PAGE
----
23. @George in Wheaton #30
    Wikipaedia, but, Jever’s been brewing Pils since 1848 …
    ‘When the “Friesisches Brauhaus zu Jever” was founded by Diedrich König in 1848, it was only one of several breweries in the region. König, however, was convinced from the beginning that his beer was something special. After his death in 1867, his son sold the brewery. Theodor Fetköter took over the brewery. He began by developing the small family business into a large brewery operation, started to advertise and developed special bottles. In 1848, he played an important part in installing the first water supply system in Jever.’

  24. @Matt Mills #31
    Dortmund Export is a blond lager that evolved in the latter part of the 19th century in the Ruhr District of Germany. The District is an oblong stretch of land running east-west, some 20 miles wide and 60 miles long. It is divided along its length by a tributary to the Rhine, the Ruhr River, from which it takes its name. To understand the Dortmund Export beer one must first understand its region of origin.

    A Tough Brew for a Tough Place

    From the start of the Industrial Revolution to about the 1980s, the Ruhr District was the industrial heartland of Germany. Duisburg, the city with the largest inland port in Europe, was at its western edge and Dortmund, the District’s largest city, at its eastern edge. Between the two cities, there were dozens of towns and cities all crowded together. Up to 3,000 feet (1,000 meters) deep in the earth, ran rich seams of hard coal, some not even four feet in diameter. These residues of ancient vegetation provided the carbon for Germany’s steel and the energy for Germany’s industrial machine.

    The Ruhr District was the crucible in which the coal from below was fused with ore hauled in by freighters, barges, and trains from all corners of the globe. The District had hundreds of coal pits and steel mills. The marriage between coal and iron spawned a giant industrial megalopolis that was the heart and soul of the so-called German economic miracle that pulled the country out of the rubble and poverty, during the aftermath of World War II. During much of the 20th century, nights in the Ruhr District were never really dark. The sky was kept aglow by an omnipresent fiery hue as the blast furnaces, one after another, spewed their molten rivers into the factories around them. The air smelled burnt. If you left your laundry on the balcony overnight to dry, it came back in dirty the following morning.

    It ought not to come as a surprise that the beer the Dortmund brewers made for their hard-working patrons was as tough and hearty as the people who drank it. When a miner got off his shift all showered but exhausted after eight hours of jack-hammering chunks of coal from the rock in a dark, dusty, hot, and dangerous shaft, what he needed was a beer he could respect. Likewise, when the steelworker left the blast inferno, where he earned his daily bread, a place hotter than the world’s hottest desert, he wanted a restorative draught. The beer the Dortmund brewers came up with was the Dortmund style, a lager as strong in maltiness as the best Bavarian brew and just a touch deeper golden in color than the best Pilsner brew, and with a good dose of satisfying, earthy bitterness.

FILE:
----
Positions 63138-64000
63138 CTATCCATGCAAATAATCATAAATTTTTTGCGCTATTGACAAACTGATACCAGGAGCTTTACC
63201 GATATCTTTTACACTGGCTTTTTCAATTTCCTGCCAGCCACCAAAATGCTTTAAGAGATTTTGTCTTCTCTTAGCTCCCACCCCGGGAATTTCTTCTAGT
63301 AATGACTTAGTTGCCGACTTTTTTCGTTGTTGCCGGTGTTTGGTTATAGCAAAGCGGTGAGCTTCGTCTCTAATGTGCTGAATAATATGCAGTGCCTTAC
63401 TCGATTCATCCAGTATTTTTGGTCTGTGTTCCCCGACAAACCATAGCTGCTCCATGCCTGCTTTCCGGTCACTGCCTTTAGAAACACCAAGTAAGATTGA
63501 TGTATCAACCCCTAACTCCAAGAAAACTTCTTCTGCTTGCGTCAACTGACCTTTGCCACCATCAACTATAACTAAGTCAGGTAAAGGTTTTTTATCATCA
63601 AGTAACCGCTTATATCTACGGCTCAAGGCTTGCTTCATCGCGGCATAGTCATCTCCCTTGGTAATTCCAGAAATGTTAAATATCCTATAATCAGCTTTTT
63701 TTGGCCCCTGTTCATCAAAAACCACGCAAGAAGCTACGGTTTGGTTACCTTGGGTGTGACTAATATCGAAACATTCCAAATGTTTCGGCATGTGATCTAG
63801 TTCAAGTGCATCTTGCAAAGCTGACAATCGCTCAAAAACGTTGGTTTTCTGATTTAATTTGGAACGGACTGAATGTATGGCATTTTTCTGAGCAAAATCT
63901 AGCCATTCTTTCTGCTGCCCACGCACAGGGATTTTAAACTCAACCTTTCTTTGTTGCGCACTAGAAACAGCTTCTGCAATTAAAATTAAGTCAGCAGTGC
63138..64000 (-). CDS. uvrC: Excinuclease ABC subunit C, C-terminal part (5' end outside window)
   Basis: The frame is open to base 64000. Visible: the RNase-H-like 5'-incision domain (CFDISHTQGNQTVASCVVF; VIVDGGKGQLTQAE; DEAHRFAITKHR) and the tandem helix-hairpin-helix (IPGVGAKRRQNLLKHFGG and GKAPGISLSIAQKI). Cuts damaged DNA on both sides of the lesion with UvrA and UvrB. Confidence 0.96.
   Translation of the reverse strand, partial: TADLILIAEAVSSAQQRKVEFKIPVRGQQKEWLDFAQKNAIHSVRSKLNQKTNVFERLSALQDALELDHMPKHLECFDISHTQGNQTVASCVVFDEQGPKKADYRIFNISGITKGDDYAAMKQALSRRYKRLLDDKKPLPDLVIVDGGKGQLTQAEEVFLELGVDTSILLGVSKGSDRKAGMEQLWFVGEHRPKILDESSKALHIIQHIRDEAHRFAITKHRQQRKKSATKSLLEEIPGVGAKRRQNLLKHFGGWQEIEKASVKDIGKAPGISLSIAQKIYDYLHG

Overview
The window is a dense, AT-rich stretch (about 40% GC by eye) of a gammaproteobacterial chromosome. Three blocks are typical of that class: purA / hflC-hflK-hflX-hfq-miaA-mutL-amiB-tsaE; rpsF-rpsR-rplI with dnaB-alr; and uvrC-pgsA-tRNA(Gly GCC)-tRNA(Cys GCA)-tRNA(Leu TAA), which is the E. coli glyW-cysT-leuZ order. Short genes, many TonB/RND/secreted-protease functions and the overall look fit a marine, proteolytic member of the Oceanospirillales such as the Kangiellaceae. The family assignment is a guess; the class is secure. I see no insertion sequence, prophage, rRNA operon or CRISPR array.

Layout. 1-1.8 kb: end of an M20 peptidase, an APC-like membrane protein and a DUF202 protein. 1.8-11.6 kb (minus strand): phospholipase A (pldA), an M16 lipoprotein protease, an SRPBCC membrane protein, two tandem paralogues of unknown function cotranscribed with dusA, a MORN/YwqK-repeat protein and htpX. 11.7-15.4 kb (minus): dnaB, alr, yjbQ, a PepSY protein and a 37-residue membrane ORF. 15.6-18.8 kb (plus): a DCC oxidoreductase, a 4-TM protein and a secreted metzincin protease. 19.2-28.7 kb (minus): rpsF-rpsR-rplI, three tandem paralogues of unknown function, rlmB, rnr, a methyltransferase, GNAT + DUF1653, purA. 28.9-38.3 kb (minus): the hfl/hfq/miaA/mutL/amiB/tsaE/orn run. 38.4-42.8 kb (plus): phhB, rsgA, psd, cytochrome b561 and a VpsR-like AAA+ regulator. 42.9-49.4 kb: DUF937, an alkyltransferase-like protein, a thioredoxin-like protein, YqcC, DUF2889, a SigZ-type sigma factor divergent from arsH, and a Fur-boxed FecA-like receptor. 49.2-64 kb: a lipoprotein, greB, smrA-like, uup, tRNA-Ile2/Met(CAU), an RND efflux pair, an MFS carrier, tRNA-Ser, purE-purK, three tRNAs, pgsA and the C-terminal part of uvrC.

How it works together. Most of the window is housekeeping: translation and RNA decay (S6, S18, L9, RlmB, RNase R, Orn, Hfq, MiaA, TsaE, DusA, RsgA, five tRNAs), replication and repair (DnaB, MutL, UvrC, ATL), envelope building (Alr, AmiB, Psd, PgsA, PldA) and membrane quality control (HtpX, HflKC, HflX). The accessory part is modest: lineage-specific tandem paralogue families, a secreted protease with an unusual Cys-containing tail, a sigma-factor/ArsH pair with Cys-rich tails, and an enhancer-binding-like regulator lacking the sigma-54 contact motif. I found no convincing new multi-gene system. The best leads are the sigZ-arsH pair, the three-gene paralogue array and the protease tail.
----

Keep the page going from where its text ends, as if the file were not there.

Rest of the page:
There was nothing wimpy about the lager from this stark, no-nonsense region of coal, steel, and sweat. Where the Bavarian Helles excelled in straw-blond elegance, gentle hoppiness, and rich maltiness; where the Bohemian Pilsner excelled in lingering, aromatic hop reverberations in the finish; and where the effervescent northern German Pils excelled in edgy up-front bitterness; the Dortmund style excelled in the middle, with a substantial flavor and mouthfeel a solid beer for a solid breed of people. Up front, it ranked in bitterness above a Munich Helles, for instance, but lower than a Lower Saxon Pils, while in the finish, it ranked half way between a Munich Helles and a Bohemian Pilsner, with both hops and malt in a medium-dry balance. But in the middle, where the heart is, it outshone all its blond lager contemporaries, with a hefty mouthfeel and an alcohol by volume content of about 5.5%, compared to an alcohol level in the upper four percentile range for all other blond lagers.

    In the old days, perhaps the best Dortmund style was made by the Kronen Brauerei. Brewery owner Heinrich Wenker introduced his version of a strong Munich-style lager to his home city in 1843, just one year after the first batch of Pilsner had been brewed by the Bohemian Burgher Brewery of Pilsen in what is now the Czech Republic. By 1871, Wenker began to make his lager a bit stronger than the brews of his competitors so that it would not spoil when shipped for “export” outside the city limits. This was the period, when Dortmund was rapidly industrializing, and soon the citizens of the greater Ruhr District, especially the miners and steel workers, clamored for the Kronen Dortmund Export…and the name stuck. Today, the style is still known as Dortmund Export, or sometimes just Export for short.

    Source: Deutsches Bier Institute

  25. Dortmund: A Brew Center of Ancient Lineage

    In the early Middle Ages, brewing was the exclusive privilege of the clergy and nobility, a privilege, however, that was difficult to sustain after the emergence of a mercantile class at the beginning of the second millennium. The private burghers of the city of Dortmund were among the first “civilian” feudal subjects to receive the right to brew. It was conferred upon them by the German King Adolf of Nassau on August 22, 1293, and they never relinquished it.